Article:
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post #1 of Old 09-05-2011 Thread Starter
SloopJonB
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Keel Bolt Torque

I have a question for the members - does anyone know any engineering rules that would allow calculating the torque required on a given keel bolt or bolts?

The reason I ask is that the general attitude seems to be "more is better", "crank on them until they squeal", or "put a pipe on a breaker bar and pull until the suckers scream for mercy". I've never seen anything much more technical or sophisticated than that.

I've always understood that a specific torque is required in order to stretch the bolts properly to achieve proper clamping force - this varies with the size of bolt, material it's made of etc.

Also, high torque is required to compensate for powerful, high frequency repetitive or rotational forces - engine cylinder heads, road wheels etc. not static loads where the bolts are only "locating" the parts in question.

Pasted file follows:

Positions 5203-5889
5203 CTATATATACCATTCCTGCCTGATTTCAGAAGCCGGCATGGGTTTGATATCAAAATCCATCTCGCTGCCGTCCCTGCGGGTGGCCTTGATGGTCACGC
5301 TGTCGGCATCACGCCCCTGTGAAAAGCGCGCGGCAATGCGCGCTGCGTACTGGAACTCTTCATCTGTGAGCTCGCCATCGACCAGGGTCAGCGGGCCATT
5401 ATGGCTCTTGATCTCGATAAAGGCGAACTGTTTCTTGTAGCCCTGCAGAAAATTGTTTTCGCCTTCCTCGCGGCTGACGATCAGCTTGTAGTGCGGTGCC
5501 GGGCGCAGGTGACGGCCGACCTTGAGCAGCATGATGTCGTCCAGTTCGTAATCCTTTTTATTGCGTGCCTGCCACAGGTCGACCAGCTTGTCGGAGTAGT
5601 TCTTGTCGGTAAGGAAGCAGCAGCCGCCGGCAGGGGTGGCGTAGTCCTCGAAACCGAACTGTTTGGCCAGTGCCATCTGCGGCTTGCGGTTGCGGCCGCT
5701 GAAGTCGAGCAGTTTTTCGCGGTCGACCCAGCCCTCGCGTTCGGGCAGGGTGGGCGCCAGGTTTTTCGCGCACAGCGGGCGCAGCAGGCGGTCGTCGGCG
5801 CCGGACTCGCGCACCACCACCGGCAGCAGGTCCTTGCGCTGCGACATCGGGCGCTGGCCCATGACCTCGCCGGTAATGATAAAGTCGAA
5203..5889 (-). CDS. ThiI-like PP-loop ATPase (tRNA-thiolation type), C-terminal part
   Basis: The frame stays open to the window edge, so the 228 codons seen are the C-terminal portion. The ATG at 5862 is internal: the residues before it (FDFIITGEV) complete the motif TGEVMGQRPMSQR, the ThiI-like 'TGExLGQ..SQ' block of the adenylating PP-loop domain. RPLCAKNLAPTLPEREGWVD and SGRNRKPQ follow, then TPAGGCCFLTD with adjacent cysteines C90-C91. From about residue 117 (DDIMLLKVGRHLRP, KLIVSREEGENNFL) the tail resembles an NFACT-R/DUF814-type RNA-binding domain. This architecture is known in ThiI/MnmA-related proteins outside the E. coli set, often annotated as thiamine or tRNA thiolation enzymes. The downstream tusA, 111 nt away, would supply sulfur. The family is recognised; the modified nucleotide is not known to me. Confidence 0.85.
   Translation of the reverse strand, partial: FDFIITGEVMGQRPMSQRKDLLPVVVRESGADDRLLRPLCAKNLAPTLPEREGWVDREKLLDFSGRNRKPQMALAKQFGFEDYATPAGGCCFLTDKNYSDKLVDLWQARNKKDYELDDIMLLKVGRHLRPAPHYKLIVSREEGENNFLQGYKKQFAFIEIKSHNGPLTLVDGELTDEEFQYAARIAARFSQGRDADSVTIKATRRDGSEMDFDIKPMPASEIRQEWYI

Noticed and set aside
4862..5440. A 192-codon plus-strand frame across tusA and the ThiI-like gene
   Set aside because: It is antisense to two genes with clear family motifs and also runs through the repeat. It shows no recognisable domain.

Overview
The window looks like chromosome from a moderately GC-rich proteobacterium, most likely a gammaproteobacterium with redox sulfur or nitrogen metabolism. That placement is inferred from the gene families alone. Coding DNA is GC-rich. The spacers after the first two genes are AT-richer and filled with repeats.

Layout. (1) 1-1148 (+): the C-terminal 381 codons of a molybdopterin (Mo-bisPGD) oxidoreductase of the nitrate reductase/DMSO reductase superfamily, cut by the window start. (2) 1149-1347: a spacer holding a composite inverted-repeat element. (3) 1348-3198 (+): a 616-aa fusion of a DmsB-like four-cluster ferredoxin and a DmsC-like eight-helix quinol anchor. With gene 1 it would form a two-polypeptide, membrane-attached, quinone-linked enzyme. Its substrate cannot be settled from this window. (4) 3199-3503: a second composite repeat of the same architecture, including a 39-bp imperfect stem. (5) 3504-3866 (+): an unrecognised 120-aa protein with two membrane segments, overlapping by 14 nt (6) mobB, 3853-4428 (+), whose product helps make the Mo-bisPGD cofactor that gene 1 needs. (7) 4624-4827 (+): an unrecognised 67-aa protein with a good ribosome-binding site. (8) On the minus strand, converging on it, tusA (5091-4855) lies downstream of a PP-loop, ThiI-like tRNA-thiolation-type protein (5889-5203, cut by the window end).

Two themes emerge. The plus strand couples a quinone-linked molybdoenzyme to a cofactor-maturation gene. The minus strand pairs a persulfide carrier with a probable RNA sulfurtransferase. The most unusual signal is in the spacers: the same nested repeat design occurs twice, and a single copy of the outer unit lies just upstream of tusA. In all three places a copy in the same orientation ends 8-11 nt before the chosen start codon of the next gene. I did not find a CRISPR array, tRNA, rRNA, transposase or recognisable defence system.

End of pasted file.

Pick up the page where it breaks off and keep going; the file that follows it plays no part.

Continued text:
To my eye, a keel falls somewhere in between these extremes - repetitive flexing forces from the boats motion but not really high frequency. Considering that such highly loaded fasteners like cylinder head bolts, connecting rod bolts, main bearing caps etc. are only torqued to values like 80 Ft/Lbs, I don't understand the need for keel bolts to be run up to 150 - 300 Ft/Lbs, especially considering they are generally stainless steel which I understand compares to, at best, a grade 3 fastener. It seems to me that these extreme torques are only going to crush the hull material, overstretch the bolt and/or risk galling the fasteners.

Anybody??

I, myself, personally intend to continue being outspoken and opinionated, intolerant of all fanatics, fools and ignoramuses, deeply suspicious of all those who have "found the answer" and on my bad days, downright rude.

Last edited by SloopJonB; 05-04-2014 at 07:39 PM.
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